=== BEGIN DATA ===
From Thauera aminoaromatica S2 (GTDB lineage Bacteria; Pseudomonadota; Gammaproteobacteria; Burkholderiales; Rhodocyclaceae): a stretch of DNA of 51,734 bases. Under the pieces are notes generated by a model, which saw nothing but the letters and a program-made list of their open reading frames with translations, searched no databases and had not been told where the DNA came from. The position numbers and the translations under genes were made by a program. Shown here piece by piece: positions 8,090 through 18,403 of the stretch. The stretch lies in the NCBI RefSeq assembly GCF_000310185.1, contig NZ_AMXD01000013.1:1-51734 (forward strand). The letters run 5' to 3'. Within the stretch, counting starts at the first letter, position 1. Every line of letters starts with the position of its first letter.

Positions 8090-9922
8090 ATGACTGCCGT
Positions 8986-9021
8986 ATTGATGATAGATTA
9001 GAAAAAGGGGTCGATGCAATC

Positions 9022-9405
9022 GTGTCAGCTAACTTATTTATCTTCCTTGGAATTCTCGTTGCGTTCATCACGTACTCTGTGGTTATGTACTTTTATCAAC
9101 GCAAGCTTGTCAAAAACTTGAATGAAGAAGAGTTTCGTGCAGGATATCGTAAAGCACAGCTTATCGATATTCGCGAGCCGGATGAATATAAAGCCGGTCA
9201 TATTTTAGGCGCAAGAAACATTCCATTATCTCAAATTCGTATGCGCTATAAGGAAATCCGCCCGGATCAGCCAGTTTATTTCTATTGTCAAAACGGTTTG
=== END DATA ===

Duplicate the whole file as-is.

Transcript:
From Thauera aminoaromatica S2 (GTDB lineage Bacteria; Pseudomonadota; Gammaproteobacteria; Burkholderiales; Rhodocyclaceae): a stretch of DNA of 51,734 bases. Under the pieces are notes generated by a model, which saw nothing but the letters and a program-made list of their open reading frames with translations, searched no databases and had not been told where the DNA came from. The position numbers and the translations under genes were made by a program. Shown here piece by piece: positions 8,090 through 18,403 of the stretch. The stretch lies in the NCBI RefSeq assembly GCF_000310185.1, contig NZ_AMXD01000013.1:1-51734 (forward strand). The letters run 5' to 3'. Within the stretch, counting starts at the first letter, position 1. Every line of letters starts with the position of its first letter.

Positions 8090-9922
8090 ATGACTGCCGT
Positions 8986-9021
8986 ATTGATGATAGATTA
9001 GAAAAAGGGGTCGATGCAATC

Positions 9022-9405
9022 GTGTCAGCTAACTTATTTATCTTCCTTGGAATTCTCGTTGCGTTCATCACGTACTCTGTGGTTATGTACTTTTATCAAC
9101 GCAAGCTTGTCAAAAACTTGAATGAAGAAGAGTTTCGTGCAGGATATCGTAAAGCACAGCTTATCGATATTCGCGAGCCGGATGAATATAAAGCCGGTCA
9201 TATTTTAGGCGCAAGAAACATTCCATTATCTCAAATTCGTATGCGCTATAAGGAAATCCGCCCGGATCAGCCAGTTTATTTCTATTGTCAAAACGGTTTG